I realise that a topic like “Vaccine Myths” is something that might seem out of place on a finance/economics blog.
I think that this story is an important example of the power of narratives, and the very real economic incentives that exist for the storytellers that spin them.
Vaccine Myths and the uncertainty of knowledge
Here’s the trouble:
- The field of human knowledge is vast.
- Because of this, it is impossible for every individual to empirically prove, for him or her self, every important fact in the world to be true.
- Instead, we are forced to trust in the accumulated knowledge and wisdom of specialists and experts, and their own interpretations of their own findings that they put out into the world.
- So we tread a very thin line between fact and fiction, without any real way to tell the difference.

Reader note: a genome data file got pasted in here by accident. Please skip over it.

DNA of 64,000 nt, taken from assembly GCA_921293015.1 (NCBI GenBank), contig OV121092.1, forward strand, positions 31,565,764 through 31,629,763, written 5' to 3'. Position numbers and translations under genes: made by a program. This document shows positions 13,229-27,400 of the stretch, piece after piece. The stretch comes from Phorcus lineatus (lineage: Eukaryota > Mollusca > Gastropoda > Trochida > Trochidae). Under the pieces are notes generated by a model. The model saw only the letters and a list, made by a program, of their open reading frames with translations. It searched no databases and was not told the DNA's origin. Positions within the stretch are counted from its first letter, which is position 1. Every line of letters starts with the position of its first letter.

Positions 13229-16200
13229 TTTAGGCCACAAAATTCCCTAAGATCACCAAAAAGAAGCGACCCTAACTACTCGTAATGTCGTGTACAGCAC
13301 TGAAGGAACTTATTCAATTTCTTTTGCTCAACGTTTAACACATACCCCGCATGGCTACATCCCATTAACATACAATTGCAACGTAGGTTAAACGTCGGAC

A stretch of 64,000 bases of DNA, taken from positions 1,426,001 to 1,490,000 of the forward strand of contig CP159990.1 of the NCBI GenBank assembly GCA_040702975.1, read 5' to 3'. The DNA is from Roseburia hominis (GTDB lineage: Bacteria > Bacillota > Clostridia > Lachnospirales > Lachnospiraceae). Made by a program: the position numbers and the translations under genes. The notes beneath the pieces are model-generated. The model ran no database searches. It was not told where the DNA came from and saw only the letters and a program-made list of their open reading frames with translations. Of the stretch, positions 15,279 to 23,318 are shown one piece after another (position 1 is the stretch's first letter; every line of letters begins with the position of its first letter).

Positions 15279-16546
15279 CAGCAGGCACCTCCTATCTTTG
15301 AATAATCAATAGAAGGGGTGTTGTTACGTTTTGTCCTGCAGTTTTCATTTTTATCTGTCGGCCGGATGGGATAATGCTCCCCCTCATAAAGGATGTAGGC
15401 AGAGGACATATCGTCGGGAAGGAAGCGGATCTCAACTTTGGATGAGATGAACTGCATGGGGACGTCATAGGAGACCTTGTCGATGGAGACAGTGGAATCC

For most of us, this can be quite disturbing. We prefer naive but concrete (even divinely-ordained) versions of reality, with all the clarity and certainty that accompany it. But a world of human narratives is the antithesis of that, where almost nothing is certain and almost everything is murky.
And this tension seems to leave us paranoid. On one side, we continuously attempt to create a world of certainty, with our scientific evidence, think pieces and peer-reviews. On the other side, we inherently distrust the system that tries to create this certainty, because it’s taking narratives and using them to create certainty.
This is fertile ground for story-tellers. They can play up that fear (not necessarily consciously – they may well be crusaders and true believers themselves), and then use it to their advantage.
The peddlers of Vaccine Myths
Here is this great infographic from Futurism.com:
And this is just vaccinations.
How many other rumours are affecting the way that we see the world?
Rolling Alpha posts about finance, economics, and sometimes stuff that is only quite loosely related. Follow me on Twitter @RollingAlpha, or like my page on Facebook at www.facebook.com/rollingalpha. Or both.